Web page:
The Bishop Tuff is a welded tuff that formed 767,100 ± 900 years ago as a rhyolitic pyroclastic flow during the eruption that created the Long Valley Caldera. Large outcrops of the tuff are located in Inyo and Mono Counties, California, United States.
The Bishop Tuff caps a volcanic plateau in the northern Owens Valley. The tableland formation is located east of U.S. Route 395 and west of the Nevada stateline, sitting northwest of Bishop and southeast of Crowley Lake and Mammoth Lakes. Another part of the flow is south of Mono Lake, and surrounding the Mono-Inyo Craters.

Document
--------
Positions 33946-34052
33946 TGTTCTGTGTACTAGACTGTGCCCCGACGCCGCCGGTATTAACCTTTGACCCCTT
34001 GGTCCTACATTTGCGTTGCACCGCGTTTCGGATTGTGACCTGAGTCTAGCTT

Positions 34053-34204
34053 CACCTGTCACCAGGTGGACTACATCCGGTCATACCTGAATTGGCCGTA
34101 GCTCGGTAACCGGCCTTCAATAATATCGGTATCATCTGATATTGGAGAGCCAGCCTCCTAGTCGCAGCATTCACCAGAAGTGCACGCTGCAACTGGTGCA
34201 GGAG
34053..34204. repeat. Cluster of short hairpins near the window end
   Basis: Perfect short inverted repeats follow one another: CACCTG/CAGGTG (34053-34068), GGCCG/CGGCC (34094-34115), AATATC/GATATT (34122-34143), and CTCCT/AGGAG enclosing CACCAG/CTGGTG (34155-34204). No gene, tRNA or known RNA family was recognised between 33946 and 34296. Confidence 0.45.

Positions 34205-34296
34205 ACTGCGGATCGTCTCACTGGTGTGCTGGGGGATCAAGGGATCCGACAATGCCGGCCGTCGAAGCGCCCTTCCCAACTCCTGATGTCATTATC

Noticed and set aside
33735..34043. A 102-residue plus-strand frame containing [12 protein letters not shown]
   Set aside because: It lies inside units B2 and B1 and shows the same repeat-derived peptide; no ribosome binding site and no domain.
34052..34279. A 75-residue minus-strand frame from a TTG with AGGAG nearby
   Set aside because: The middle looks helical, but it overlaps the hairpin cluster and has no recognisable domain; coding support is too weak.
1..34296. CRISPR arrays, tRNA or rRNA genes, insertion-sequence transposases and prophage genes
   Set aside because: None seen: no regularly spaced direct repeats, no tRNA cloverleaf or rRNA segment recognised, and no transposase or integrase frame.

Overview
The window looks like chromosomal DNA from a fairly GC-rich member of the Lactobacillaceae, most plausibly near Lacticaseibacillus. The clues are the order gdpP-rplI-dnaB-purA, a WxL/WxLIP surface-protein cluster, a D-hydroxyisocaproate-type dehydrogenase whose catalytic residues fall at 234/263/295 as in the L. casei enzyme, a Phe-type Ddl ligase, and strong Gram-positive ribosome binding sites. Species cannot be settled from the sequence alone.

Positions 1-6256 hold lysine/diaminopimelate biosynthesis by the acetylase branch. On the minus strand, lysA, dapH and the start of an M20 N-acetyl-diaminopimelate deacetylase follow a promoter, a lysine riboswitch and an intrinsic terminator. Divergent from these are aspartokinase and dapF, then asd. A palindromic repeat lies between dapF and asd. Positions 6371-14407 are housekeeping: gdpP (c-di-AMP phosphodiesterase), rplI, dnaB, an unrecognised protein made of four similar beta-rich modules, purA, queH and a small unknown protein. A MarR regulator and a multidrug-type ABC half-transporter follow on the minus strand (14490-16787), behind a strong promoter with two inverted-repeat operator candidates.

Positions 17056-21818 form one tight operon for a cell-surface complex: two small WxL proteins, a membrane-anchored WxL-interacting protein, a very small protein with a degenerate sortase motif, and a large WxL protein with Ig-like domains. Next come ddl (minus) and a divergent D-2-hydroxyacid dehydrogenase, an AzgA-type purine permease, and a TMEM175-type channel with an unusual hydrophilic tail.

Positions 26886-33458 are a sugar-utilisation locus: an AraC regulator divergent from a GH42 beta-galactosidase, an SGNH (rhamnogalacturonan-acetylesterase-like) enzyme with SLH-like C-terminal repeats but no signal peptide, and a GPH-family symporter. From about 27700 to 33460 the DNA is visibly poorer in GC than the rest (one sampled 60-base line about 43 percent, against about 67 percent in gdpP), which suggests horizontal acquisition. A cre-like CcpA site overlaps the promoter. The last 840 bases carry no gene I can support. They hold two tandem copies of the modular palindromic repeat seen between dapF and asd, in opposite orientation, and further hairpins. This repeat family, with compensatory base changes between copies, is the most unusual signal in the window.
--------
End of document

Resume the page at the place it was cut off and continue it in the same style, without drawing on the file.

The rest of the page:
Deposits of Bishop Tuff in this area cover nearly 2,200-square-kilometer (850 sq mi), and range in thickness from 150-meter (490 ft) to 200-meter (660 ft).
- Crowley, J.L.; B. Schoene, and S.A. Bowring (December 2007). "U-Pb dating of zircon in the Bishop Tuff at the millennial scale". Geology 35 (12): 1123–1126. doi:10.1130/G24017A.1. Retrieved 26 September 2010.
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